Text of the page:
Background

There are approximately 70,000 masonry arch bridge spans on the UK road and rail networks (approx. 1 million worldwide), the vast majority of which are now well beyond the 120 year life usually expected of bridges. Though masonry arch bridges are in general considered long-lived structures, large numbers are now showing signs of distress.

The cost of replacing these bridges in the UK alone would run into tens of billions of pounds, and their aesthetic and heritage value is also significant. Unfortunately the methods currently used to assess their capacity are antiquated and/or over-simplistic, making the task of prioritising renewal or refurbishment schemes extremely difficult.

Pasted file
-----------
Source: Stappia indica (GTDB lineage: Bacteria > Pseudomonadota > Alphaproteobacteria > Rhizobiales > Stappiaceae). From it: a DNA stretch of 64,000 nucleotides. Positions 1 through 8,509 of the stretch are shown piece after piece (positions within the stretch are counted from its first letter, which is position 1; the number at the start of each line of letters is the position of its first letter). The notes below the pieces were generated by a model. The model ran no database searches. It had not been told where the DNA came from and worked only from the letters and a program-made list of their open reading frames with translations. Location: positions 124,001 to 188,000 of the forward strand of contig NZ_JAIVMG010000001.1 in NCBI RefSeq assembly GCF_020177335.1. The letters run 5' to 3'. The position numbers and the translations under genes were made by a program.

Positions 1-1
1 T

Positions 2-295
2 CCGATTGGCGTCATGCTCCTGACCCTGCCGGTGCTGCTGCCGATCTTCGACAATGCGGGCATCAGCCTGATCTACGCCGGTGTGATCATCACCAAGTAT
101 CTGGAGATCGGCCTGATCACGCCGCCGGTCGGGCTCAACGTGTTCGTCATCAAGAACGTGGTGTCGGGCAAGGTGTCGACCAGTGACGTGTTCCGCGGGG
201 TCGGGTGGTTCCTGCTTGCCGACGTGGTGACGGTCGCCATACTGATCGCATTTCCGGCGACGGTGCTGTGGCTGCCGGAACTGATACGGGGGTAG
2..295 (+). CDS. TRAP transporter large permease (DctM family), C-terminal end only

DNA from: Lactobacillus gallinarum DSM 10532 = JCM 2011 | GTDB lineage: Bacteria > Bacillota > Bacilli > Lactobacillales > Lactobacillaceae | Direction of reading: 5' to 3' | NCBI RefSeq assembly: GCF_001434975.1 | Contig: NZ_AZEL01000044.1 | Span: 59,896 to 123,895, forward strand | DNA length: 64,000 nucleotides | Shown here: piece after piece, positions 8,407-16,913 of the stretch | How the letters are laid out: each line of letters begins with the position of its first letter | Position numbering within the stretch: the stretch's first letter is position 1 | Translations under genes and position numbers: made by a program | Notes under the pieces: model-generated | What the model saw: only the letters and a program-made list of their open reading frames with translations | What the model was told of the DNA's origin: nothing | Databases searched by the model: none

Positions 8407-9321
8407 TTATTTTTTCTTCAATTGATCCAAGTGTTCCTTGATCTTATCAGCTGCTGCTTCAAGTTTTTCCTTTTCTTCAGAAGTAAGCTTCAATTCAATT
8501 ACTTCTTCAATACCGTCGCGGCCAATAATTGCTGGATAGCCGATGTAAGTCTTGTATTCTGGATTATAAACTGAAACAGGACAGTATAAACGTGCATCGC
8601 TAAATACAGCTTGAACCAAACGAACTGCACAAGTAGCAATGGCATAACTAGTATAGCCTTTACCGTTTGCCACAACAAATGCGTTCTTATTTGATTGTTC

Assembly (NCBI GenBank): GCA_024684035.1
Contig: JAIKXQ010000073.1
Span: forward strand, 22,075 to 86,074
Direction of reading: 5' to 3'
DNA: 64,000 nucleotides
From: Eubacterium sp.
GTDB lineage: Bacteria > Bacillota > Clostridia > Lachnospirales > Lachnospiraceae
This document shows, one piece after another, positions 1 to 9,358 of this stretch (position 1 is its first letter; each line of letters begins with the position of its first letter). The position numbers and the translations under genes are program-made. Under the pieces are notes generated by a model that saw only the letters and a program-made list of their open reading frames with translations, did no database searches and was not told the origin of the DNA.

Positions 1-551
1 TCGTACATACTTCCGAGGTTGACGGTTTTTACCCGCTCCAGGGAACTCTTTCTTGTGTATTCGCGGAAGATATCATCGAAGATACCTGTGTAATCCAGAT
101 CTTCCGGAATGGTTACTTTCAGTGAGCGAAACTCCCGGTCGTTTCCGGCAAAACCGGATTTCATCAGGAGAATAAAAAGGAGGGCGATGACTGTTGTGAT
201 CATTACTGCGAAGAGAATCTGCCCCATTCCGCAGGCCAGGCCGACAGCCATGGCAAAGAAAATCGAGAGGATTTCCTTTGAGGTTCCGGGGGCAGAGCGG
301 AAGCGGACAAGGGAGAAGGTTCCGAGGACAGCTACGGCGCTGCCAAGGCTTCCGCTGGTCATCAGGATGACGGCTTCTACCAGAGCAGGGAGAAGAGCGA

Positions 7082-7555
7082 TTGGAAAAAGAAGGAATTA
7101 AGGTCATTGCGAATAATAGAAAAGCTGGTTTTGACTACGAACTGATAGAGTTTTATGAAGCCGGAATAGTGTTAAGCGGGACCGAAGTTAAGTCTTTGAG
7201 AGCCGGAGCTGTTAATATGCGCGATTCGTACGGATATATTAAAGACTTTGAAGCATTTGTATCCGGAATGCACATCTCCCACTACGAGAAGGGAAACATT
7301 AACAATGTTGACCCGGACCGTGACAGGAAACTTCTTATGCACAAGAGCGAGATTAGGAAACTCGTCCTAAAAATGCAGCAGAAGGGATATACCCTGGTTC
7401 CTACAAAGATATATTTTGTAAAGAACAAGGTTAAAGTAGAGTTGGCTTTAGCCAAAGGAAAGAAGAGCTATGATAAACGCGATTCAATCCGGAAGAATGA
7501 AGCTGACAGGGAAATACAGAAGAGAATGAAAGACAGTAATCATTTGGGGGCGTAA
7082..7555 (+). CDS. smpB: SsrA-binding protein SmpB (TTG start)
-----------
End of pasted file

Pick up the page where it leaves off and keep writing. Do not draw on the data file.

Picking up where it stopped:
The present situation stems from our limited understanding of the 'real-world' behaviour of masonry arch bridges, which typically contain soil fill material surrounding and interacting with the arch barrel when loading is applied, and where both working (cyclic) and ultimate loading regimes are important. Developing an improved understanding of such behaviour is the main focus of the project.